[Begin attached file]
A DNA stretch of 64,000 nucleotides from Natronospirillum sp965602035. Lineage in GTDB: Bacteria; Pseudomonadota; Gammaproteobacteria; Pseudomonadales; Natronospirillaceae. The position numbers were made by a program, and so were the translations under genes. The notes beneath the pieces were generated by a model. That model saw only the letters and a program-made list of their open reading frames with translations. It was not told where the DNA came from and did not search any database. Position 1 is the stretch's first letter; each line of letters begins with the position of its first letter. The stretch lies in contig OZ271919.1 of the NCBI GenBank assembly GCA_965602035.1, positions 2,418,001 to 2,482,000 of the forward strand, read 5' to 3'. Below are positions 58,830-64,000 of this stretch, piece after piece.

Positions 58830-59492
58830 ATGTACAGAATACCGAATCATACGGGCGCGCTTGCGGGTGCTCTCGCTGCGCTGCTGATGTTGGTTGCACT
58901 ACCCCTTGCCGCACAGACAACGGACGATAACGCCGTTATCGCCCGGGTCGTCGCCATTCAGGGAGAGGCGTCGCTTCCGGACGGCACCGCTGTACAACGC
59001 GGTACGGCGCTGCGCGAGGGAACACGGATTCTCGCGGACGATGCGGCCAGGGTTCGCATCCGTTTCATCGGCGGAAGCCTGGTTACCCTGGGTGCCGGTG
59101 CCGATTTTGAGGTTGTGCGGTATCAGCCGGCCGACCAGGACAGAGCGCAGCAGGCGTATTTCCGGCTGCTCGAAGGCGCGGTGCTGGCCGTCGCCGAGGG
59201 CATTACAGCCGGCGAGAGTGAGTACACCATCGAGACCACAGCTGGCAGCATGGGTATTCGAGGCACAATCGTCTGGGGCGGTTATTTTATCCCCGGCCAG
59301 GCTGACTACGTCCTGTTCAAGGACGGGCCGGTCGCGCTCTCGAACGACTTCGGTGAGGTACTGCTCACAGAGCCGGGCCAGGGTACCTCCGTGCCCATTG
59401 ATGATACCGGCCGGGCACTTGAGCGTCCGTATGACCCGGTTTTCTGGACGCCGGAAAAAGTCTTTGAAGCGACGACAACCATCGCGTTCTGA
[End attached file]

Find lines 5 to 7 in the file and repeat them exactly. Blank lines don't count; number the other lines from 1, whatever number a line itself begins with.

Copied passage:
59001 GGTACGGCGCTGCGCGAGGGAACACGGATTCTCGCGGACGATGCGGCCAGGGTTCGCATCCGTTTCATCGGCGGAAGCCTGGTTACCCTGGGTGCCGGTG
59101 CCGATTTTGAGGTTGTGCGGTATCAGCCGGCCGACCAGGACAGAGCGCAGCAGGCGTATTTCCGGCTGCTCGAAGGCGCGGTGCTGGCCGTCGCCGAGGG
59201 CATTACAGCCGGCGAGAGTGAGTACACCATCGAGACCACAGCTGGCAGCATGGGTATTCGAGGCACAATCGTCTGGGGCGGTTATTTTATCCCCGGCCAG